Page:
- You can write for the grown-ups, too; just don’t forget about the kids
Looney Tunes, Rocky & Bullwinkle, The Flintstones — all could be enjoyed on two-levels, as Kushell describes above, but the other level wasn’t the gutter. They poked fun at pop-culture with caricatures of famous film stars; they parodied high-culture and literature. You didn’t need to know who those old screen stars were to laugh at Bugs’ antics. You didn’t have to know anything about classical music or literature to enjoy the absurdity. The fact that as children we were not yet clued-in to those cultural references didn’t diminish the pleasure we derived from watching the cartoons, and there was nothing in there that I would blush at now, or that would give me a moment’s hesitation about sharing them with my own child.
- There is a market for family programming, as ratings and box office numbers prove.
Though programs like American Horror Story or Game of Thrones might get a lot of critical buzz, those aren’t the programs drawing the big ratings numbers. But give audiences something like The Bible miniseries, or The Voice, or even a 60-year-old rerun of I Love Lucy, and audiences will flock to it.
The week it debuted, The Muppets beat the highly anticipated new Ryan Murphy horror-genre parody, Scream Queens, proving yet again that viewers will generally opt for the more family-friendly option. But The Muppets lost many of those viewers in week two, once folks who tuned-in with their little ones realized what they were in for. Ratings numbers tumbled from 9.01 million the first week to less than half that, 4.34 million in week four. The show that beat The Muppets in the ratings in week four? It’s the Great Pumpkin, Charlie Brown.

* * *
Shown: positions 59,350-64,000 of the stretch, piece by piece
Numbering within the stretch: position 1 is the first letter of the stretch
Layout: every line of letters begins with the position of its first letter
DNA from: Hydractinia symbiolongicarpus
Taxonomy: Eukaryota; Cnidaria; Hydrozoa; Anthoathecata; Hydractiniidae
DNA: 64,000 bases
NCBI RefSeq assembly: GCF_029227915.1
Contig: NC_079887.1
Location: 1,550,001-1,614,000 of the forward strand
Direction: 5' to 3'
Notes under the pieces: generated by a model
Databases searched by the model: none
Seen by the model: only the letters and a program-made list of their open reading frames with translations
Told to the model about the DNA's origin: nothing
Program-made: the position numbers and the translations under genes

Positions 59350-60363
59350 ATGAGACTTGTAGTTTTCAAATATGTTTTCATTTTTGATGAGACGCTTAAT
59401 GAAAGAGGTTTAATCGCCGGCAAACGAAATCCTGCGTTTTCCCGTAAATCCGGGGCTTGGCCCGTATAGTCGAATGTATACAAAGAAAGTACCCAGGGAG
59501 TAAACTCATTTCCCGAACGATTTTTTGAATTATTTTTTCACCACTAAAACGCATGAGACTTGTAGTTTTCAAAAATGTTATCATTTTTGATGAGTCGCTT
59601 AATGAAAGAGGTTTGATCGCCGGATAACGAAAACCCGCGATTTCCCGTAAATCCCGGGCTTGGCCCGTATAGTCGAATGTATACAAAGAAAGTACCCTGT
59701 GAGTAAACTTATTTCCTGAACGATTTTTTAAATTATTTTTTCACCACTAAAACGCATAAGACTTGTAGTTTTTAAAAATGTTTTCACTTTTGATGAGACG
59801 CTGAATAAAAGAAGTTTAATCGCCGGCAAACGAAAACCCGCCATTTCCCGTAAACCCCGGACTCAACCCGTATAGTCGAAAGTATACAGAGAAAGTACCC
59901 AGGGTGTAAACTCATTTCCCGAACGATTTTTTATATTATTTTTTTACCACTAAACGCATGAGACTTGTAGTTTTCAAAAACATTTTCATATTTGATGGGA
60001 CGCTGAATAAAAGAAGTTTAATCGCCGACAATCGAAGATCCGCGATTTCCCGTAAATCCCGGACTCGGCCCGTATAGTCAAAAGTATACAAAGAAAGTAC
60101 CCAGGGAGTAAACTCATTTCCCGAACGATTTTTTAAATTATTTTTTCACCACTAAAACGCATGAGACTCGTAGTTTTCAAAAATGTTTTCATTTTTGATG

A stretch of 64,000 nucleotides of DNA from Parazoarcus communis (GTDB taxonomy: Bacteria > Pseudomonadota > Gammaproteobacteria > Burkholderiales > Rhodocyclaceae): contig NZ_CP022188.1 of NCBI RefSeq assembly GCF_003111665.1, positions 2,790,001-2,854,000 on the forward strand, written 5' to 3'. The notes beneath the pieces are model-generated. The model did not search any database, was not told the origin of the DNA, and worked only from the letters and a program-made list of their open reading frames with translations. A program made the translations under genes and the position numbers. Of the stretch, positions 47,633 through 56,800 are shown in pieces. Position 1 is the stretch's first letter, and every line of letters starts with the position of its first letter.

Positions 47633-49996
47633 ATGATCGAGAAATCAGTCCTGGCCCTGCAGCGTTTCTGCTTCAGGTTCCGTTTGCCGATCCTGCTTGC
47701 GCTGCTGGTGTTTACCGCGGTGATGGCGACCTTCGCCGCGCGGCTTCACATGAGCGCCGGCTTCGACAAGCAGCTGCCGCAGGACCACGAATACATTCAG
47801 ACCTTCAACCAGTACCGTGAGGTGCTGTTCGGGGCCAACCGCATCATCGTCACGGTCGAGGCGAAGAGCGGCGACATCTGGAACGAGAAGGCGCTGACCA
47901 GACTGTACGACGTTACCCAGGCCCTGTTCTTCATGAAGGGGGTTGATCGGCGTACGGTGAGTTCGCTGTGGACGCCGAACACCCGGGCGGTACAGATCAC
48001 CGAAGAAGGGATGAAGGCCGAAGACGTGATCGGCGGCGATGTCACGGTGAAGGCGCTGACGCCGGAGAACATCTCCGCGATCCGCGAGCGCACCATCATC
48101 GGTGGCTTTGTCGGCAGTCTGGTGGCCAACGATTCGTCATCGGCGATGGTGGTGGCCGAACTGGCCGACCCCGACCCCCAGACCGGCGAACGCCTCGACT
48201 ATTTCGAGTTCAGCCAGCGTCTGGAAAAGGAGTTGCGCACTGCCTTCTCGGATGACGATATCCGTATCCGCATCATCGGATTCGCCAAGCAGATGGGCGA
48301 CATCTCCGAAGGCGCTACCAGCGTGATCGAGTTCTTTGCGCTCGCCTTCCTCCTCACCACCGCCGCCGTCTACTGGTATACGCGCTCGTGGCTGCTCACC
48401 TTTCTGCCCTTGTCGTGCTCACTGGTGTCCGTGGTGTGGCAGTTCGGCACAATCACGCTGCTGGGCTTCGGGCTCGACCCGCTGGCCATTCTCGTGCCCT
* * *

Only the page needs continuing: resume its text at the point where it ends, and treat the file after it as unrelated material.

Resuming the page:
- You don’t have to resort to bathroom humor to entertain kids.
The same lack of respect that’s accorded to adults in the audience can also be seen in the way many film and TV writers try to engage children. There’s an unfortunate, but all-too-pervasive attitude that the only way to engage kids is with gross-out humor. You see it in children’s books like “Captain Underpants,” and “Sir Fartsalot,” but it is also too common in movies and television programs targeted at kids and families.
It’s nothing less than vulgarity for kids. But because kids are naturally inclined toward bathroom humor, we’re supposed to excuse it. But all it does is to train kids to accept and respond to lowest-common denominator writing, instead of inspiring them to raise their sights higher. Children can understand and appreciate the beautiful, the heroic, the sublime – but it requires training them up. Filling children’s entertainment with crass and vulgar humor deadens their appetite for the worthwhile just as surely as eating junk food spoils the child’s taste for healthier fare.
Melissa Henson is Director of Grassroots Education and Advocacy at the Parents Television Council, a nonpartisan education organization advocating responsible entertainment. (www.parentstv.org)